Investor Sentiment Index Reaches a Record High
in First Quarter of 2013

  • Positive attitudes toward stocks help drive Index score to +24 in Q1, up from +18 in the fourth quarter of 2012
  • Investors think blue chips hold best short-term growth potential; enthusiasm for 401(k) investing is on the rise
  • Chief concerns are healthcare costs and political gridlock in Washington, D.C.

BOSTON, MA, April 2, 2013 - Investor sentiment reached its highest level of the past three years during the first quarter of 2013, according to the John Hancock Investor Sentiment Index®. The Index score shot up six points to +24 in 2013's first quarter from +18 in the final quarter of 2012, largely due to investors' significantly more positive attitudes toward investing in stocks, balanced mutual funds and their own homes. The previous high score was +22, measured in Q1 of 2011. The Index, which debuted in the first quarter of 2011, posted its lowest-ever score in the third quarter of 2011.

Compared with the last three months of 2012, a significantly larger share of investors think that now is a good time to invest in stocks (58 percent vs. 48 percent in Q4 2012). The number of investors who believe now is a good time to invest in balanced mutual funds also increased significantly to 57 percent, compared with 50 percent in Q4 2012. Real estate, including one's own home, also registered positively, with the share citing one's own home as a good investment at 65 percent and real estate at 64 percent, compared with 59 percent for both at the end of 2012. A large segment of investors appear committed to funneling cash to investments, with 64 percent saying it is a bad time to hold on to cash.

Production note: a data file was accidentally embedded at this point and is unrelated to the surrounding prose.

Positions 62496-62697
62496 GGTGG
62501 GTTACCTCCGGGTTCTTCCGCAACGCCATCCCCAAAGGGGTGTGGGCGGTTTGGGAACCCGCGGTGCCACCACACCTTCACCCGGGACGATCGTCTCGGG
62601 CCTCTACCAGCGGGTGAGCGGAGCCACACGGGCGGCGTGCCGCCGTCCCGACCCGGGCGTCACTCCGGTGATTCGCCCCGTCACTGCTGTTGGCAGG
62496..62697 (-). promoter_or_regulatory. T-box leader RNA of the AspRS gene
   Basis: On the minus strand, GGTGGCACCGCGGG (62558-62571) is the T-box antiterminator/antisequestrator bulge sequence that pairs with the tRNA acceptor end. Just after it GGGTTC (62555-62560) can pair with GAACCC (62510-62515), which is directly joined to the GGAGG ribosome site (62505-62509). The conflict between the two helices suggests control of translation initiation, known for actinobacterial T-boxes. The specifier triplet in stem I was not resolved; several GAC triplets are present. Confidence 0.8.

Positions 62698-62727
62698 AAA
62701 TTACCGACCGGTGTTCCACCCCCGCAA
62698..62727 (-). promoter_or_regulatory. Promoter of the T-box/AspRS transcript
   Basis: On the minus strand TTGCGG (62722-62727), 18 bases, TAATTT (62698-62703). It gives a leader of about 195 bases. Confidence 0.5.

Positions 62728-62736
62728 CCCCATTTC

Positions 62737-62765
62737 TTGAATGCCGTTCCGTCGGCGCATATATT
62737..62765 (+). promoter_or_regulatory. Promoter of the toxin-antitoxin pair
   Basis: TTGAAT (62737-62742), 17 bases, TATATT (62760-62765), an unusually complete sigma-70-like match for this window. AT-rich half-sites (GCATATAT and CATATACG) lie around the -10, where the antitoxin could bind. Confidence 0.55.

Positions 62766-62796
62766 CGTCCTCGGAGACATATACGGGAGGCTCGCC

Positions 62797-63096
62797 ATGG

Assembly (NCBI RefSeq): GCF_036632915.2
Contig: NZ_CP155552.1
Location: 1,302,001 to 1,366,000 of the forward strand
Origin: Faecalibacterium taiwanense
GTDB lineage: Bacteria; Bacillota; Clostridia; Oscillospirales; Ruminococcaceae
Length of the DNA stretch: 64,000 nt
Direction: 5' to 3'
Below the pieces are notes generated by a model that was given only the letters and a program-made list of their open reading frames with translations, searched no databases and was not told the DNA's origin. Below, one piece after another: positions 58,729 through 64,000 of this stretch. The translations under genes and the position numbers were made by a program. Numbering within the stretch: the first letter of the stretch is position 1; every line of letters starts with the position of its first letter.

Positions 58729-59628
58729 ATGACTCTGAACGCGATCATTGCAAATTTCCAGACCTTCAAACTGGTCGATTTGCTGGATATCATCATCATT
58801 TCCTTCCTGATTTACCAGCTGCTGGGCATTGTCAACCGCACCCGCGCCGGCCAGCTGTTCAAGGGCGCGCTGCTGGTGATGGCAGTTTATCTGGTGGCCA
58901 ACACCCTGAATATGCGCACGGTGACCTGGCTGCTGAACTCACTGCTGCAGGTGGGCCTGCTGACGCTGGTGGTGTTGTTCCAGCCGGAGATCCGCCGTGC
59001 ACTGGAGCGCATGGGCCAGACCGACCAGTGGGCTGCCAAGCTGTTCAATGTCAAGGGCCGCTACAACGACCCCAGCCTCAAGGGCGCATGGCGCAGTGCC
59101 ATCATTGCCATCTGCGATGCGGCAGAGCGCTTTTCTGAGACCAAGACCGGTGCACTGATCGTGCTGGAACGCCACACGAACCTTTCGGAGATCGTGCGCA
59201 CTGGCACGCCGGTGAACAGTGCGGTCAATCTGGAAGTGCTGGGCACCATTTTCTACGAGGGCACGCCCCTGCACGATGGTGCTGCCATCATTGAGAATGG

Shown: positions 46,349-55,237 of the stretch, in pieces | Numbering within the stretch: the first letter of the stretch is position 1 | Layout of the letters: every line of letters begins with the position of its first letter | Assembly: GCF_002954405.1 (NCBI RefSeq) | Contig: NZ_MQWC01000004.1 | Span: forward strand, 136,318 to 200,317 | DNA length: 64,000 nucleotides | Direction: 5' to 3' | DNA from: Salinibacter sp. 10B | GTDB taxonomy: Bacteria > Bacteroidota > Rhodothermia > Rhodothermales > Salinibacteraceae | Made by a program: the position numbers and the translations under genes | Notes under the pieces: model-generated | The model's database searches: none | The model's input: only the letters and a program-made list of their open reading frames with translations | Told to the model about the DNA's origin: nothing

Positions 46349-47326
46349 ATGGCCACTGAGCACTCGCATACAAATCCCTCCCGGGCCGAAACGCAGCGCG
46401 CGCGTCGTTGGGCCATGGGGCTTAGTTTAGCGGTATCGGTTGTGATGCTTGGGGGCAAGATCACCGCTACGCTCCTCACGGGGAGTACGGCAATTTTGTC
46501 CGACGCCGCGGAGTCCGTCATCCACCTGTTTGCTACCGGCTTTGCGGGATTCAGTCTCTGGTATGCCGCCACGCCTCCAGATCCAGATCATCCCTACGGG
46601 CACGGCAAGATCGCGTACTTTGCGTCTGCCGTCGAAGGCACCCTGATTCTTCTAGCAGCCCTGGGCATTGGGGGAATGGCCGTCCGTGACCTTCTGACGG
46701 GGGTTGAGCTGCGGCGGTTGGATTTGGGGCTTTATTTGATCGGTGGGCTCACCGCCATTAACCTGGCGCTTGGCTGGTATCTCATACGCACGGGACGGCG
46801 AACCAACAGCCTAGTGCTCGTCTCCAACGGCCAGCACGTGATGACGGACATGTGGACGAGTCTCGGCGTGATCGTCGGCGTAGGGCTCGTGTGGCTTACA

"We are seeing a remarkable shift in sentiment on the part of investors," said Bill Cheney, John Hancock's Chief Economist. "They are showing much more optimism about their financial positions overall. More than 70 percent say that 2013 will be a positive year for the average U.S. investor (72 percent), and two-thirds (68 percent) are optimistic that two years from now, the U.S. economy will be stronger. Just about half (48 percent) say their financial position is better now than it was in 2011, which is up significantly from the last two quarters (42 percent in Q4 2012 and 39 percent in Q3 2012). And a nearly identical share believes they will be in a better financial position two years from now (49 percent)."

Investors also say that now is a good time to invest in 401(k) plans (82 percent compared with 73 percent who thought it was a good time in Q4 of 2012), and they are also favorably inclined toward IRAs, with 79 percent saying it is a good time to put money in those plans compared with 72 percent who thought so in Q4 of last year.

When assessing the economy's prospects, nearly a quarter of investors (23 percent) believe that blue chip stocks will perform best over the next six months. One in seven thinks that emerging markets and small cap stocks will perform the best (14 percent each). Investors continue to favor energy companies (50 percent), healthcare companies (48 percent) or technology companies (47 percent) when asked which are likely to provide the best investment opportunity over the next six months.

Concern over many national issues is on the decline, except for concern about the cost of healthcare, according to the Index survey. Investors are very concerned about the cost of healthcare (59 percent, consistent with 58 percent in Q4 of 2012). Nine in ten investors (89 percent) believe that healthcare costs will rise this year, including 29 percent who believe healthcare costs will rise a great deal. More than two-thirds of investors are very or somewhat concerned about being able to afford high quality healthcare (69 percent), with six in ten worried about being able to afford nursing home or long-term care (58 percent).